The financial community was shocked at the magnitude of the layoffs announced by Deutsche Bank last month. Employees worldwide came to work that Monday to the news that 18,000 of them would be let go over the next three years as part of a plan to exit certain lines of business in its equities division.
People who work on Wall Street know that the landscape has been changing for a while now. The financial crisis of the last decade has given way to a more secular phenomenon. Algorithms are replacing traders, passively-managed investments are growing at the expense of actively-managed investments, and regulations like MiFID are taking a toll. Many jobs are going away, and when they’re not, people are often getting paid less to do them.
In the decade prior to the Great Recession, most job switching was tied to recruitment into more senior and more lucrative roles. But, in the most recent decade, job switching has shifted to be more about survival in reaction to the financial crisis and the numerous rounds of restructuring that followed.
The thousands of qualified financial professionals from DB hitting the streets will add considerable stress to a sector that is already challenged. More junior professionals will struggle to find comparable work at other banks. For more senior professionals, finding comparable jobs might be a fight they can’t win.
There is a lot at stake here. I know altogether too many former Wall Street professionals who have not successfully adapted to the new environment. I am talking about very capable people who graduated from top schools and had great Wall Street careers – up until a point.
It’s a battle between the ego of very successful people and the harsh reality of the situation. Sometimes, they need somebody — an insider who really knows Wall Street — to tell them what that reality is. It’s the glaring truth that there isn’t going to be a seat for everyone in the current game of musical chairs. For every star trader who lands a comparable position, there are going to be two or three who don’t. And won’t.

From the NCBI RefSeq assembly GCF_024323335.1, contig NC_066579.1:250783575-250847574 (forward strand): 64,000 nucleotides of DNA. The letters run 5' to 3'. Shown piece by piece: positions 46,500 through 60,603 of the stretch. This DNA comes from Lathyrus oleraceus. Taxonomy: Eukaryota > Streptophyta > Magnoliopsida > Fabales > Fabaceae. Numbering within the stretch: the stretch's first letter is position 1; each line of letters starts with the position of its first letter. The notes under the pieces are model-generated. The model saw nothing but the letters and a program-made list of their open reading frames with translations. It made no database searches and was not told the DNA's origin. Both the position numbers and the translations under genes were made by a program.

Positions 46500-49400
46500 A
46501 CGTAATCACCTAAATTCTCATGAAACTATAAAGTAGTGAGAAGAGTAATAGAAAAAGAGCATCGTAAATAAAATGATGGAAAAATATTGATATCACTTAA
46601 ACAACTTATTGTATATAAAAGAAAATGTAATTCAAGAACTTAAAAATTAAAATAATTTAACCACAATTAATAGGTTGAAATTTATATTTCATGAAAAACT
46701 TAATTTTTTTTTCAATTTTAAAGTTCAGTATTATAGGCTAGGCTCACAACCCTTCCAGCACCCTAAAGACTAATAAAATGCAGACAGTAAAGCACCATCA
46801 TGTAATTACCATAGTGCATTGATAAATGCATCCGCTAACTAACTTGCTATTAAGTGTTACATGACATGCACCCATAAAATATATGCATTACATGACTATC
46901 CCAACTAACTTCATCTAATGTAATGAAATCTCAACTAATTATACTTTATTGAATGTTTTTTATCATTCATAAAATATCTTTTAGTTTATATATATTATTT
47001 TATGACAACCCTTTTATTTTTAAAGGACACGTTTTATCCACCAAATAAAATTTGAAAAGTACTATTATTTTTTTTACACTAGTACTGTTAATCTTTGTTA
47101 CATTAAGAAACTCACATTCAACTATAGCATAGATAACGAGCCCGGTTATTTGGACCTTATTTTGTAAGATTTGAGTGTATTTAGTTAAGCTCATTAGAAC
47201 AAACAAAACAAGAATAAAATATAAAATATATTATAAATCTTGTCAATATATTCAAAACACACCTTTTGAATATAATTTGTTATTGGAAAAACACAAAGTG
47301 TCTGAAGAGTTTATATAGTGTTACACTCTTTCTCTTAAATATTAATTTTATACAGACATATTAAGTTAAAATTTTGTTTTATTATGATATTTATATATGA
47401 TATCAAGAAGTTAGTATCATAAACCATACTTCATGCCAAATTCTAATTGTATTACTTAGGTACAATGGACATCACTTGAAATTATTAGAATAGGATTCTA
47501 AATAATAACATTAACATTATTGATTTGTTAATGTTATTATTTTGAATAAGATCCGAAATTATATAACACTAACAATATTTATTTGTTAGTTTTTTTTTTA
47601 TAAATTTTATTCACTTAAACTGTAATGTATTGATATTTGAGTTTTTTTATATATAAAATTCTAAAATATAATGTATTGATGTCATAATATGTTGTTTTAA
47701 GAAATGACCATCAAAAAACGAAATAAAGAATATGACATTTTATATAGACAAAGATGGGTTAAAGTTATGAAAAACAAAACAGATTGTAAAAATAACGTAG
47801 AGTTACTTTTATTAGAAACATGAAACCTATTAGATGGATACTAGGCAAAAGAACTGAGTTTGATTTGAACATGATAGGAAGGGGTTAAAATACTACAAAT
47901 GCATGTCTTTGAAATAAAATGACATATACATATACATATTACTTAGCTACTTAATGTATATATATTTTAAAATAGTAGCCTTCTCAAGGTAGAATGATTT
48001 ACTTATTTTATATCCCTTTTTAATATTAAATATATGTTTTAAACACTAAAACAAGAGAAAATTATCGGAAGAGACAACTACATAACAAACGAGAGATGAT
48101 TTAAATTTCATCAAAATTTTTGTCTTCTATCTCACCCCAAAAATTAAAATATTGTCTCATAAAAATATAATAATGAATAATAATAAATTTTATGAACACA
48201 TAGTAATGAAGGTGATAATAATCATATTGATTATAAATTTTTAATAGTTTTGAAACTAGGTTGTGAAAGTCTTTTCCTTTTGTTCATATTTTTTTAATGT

And for those people who find themselves standing when the music stops, it’s hard to understand how to change jobs or even careers.
Now, here is some good news. There are many great ‘new economy’ companies that recognize the value of Wall Street professionals and need talent in key roles. How can you take advantage of these opportunities?
Here’s a good place to start:
Don’t let your ego get in the way. The stakes are high. Be honest with yourself.
Think ahead. If you are not in transition, but see the writing on the wall, start making a plan.
Have a Plan B. I call it dual tracking. Yes, you still are looking for a comparable position in finance. But the reality is, you might not find it. Having a solid Plan B in place while also going for Plan A means you’re not at sea if Plan A falls apart.
Be flexible. Don’t let the compensation you are used to stop you from pursuing an exciting second career. It may take time, but there are a lot of ways to create wealth in the long run.
Don’t do it alone. Most of all, and I’m “talking my book” here, make sure you get professional career coaching. Work with a firm that has a track record of helping people make this specific type of transition. Don’t be shy about asking your employer to provide career transition support as part of a separation agreement, aka outplacement. Or, if not possible, hire a suitable career management firm on your own.
At GetFive, we are uniquely positioned to support financial services executives in this era of transformation. I was a Wall Street analyst for 20 years before acquiring GetFive. Our financial services coaches are former Wall Street executives and managing directors. They speak the language of your industry, understand your mindset, and have the depth of experience you require. No one understands financial services career transitions better than we do. To learn more, contact us.